Would someone on the DTC—perhaps the chairwoman of the nominating committee—please explain, precisely, how supporting a Republican for First Selectman strengthens the Democratic Party?

One essential problem is that John Kiker and David Lahm, the two selectmen, are also party chairs, held unaccountable. And how, precisely, does prearranging the outcome of elections encourage citizen participation?

While they are at it, the webpage explaining town parties at the Democratic State Central Committee has a link for a petition to Expand Voting Rights. Would someone in the know please square that up with Mr. Ross’ theory that routine competitive elections are unnecessary?

Second, the apologists curiously argue that a lack of voting opportunities actually observes the spirit of elections laws. Mr. Ross reminds us that “state law requires that on committees such as Select Boards, there be diversity of party affiliation.” He conveniently forgets to add that state election rules also assume fair competitions rather than engineered outcomes. In a case of three selectmen, the state anticipates at least two competing parties in two separate contests, of which the top three vote getters are elected.

That is the opposite of what the Lyme DTC and RTC have orchestrated and is precisely why Kristina White cannot be on the 2023 ballot directly. Instead, she must appear as a petitioning candidate and without a Republican challenger. To their embarrassment, the RTC signed off on this deal. And both committees have come to this agreement at the detriment of citizens, who now have nothing to decide in the upcoming election and who are therefore removed from the process and silenced. I know that Mr. Ross will loudly and frantically exclaim “conspiracist!” at anyone who questions this highly questionable practice, but the burden is on him to prove the virtue of this impediment to voting.

Finally, the apologists assert that Lyme is too small for elections. I defer again to Mr. Ross: “In selecting candidates for office in a small community, parties may not find people willing to run, especially in the absence of major policy differences.” If that is truly the case, they should start a petition to reunite Lyme with Old Lyme. The two towns already share a school system and a zip code. Why not more to save democracy?

A major problem with Mr. Ross’ assertion is that such recruitment is, of course, the very purpose of the town parties. Why do they exist if they cannot do their job? Instead of implying that citizens are to blame for the failures of the DTC and RTC and therefore do not deserve to vote, he and his fellow apologists should hold the town committees accountable to their responsibility.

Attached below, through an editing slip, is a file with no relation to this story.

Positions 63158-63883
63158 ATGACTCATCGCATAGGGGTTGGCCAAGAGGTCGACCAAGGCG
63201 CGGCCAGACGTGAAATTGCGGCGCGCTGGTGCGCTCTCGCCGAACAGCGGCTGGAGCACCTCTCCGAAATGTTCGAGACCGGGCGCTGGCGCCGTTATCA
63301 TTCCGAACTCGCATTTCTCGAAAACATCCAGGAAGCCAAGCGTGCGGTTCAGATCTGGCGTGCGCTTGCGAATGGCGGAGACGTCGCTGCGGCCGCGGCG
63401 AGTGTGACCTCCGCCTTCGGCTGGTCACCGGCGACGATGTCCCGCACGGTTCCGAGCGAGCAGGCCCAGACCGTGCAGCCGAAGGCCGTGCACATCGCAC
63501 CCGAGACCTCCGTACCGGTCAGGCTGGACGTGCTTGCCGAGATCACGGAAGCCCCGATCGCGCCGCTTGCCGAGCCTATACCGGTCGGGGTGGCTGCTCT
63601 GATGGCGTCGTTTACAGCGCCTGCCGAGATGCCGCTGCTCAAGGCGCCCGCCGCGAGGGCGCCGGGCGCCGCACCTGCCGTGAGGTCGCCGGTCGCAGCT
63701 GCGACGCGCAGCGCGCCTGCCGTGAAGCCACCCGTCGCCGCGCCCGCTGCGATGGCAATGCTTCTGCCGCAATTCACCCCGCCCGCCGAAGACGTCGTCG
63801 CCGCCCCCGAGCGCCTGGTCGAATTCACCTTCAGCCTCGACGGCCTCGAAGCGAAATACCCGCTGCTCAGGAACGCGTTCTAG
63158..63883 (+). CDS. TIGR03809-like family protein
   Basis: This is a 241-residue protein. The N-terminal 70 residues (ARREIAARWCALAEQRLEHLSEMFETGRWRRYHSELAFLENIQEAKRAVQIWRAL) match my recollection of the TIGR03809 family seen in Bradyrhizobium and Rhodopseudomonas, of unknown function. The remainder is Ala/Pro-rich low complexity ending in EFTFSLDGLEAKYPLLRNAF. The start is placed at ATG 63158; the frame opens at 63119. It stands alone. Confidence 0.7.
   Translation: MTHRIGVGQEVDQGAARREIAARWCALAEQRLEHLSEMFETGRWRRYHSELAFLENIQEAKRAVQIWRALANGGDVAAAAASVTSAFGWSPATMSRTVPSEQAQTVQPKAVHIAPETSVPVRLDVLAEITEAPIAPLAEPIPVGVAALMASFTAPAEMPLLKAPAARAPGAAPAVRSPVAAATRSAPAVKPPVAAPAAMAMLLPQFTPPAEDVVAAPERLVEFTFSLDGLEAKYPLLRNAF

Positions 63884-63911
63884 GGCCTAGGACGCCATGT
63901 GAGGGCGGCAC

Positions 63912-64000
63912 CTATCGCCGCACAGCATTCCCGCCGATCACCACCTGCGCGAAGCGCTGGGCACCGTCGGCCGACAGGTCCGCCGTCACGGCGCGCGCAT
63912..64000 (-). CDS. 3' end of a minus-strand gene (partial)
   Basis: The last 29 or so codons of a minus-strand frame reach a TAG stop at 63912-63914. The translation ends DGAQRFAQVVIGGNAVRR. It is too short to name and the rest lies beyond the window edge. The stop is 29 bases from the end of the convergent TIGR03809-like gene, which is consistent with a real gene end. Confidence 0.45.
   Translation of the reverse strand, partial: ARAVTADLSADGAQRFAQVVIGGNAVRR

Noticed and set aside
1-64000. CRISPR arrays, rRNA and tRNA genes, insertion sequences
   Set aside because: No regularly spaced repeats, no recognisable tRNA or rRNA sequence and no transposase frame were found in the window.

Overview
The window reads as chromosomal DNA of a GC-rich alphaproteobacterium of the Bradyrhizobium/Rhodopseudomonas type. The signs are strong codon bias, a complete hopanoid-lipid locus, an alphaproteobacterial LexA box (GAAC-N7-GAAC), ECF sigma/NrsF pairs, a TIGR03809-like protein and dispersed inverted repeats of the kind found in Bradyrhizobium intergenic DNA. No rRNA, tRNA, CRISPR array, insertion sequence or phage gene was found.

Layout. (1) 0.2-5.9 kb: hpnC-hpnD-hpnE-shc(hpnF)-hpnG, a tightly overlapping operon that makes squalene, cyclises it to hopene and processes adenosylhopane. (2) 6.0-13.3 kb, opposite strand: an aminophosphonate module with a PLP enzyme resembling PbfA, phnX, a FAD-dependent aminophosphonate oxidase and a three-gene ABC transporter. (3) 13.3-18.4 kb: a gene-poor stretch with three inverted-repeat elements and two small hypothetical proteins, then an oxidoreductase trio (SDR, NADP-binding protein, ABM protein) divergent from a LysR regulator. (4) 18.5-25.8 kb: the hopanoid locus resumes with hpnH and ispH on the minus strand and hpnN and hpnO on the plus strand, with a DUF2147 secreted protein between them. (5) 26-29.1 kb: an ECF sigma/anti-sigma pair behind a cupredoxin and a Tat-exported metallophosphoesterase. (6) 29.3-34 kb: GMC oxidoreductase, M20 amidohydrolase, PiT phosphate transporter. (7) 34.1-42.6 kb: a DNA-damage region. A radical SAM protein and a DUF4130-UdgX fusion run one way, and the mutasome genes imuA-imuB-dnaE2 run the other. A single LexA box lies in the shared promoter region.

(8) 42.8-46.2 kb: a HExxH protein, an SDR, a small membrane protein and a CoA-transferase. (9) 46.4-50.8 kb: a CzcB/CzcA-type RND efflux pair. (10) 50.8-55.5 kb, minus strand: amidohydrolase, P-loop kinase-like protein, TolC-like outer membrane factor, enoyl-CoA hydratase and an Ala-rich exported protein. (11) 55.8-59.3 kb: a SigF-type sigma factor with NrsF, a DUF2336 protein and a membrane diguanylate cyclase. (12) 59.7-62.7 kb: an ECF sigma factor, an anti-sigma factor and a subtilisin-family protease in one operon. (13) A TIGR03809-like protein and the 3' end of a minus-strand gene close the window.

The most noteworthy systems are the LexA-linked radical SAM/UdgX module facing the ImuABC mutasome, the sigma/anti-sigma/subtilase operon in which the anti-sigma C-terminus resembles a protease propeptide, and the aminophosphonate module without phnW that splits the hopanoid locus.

Furthermore, history itself thwarts his ridiculous claim. In 1782 — that is, during the American Revolution — the town’s population was 3792, across what is now Lyme, Old Lyme, East Lyme, and Salem. The citizens here did not ask to remain under royal rule because democracy would be such a hassle to pull off without a massive citizenry. And just two decades ago, there were elections for Selectmen and other boards when the population was smaller than it is now. So too throughout the 1900s. Forgive me for not indulging the theatrical concerns of Ms. Sauer and Mr. Ross, but I do not recall that Lyme was a hellscape of tribalism and vendettas during that time on account of Democrats and Republicans giving voters options to choose between.

Put simply, the apologists for a lack of elections in Lyme are not advocating idyllic “cooperation.” They are attempting to justify an anti-democratic movement that benefits the few at the expense of the diverse many. This movement is a recent phenomenon, but now actively fostered by the DTC, RTC, and current Select Board, all of whom seek to avoid accountability by avoiding democratic and competitive voting.

I want all of them to prove me wrong. And there is a very easy way to do it: Hold an election in Lyme.

Stephen Gencarella
Lyme, CT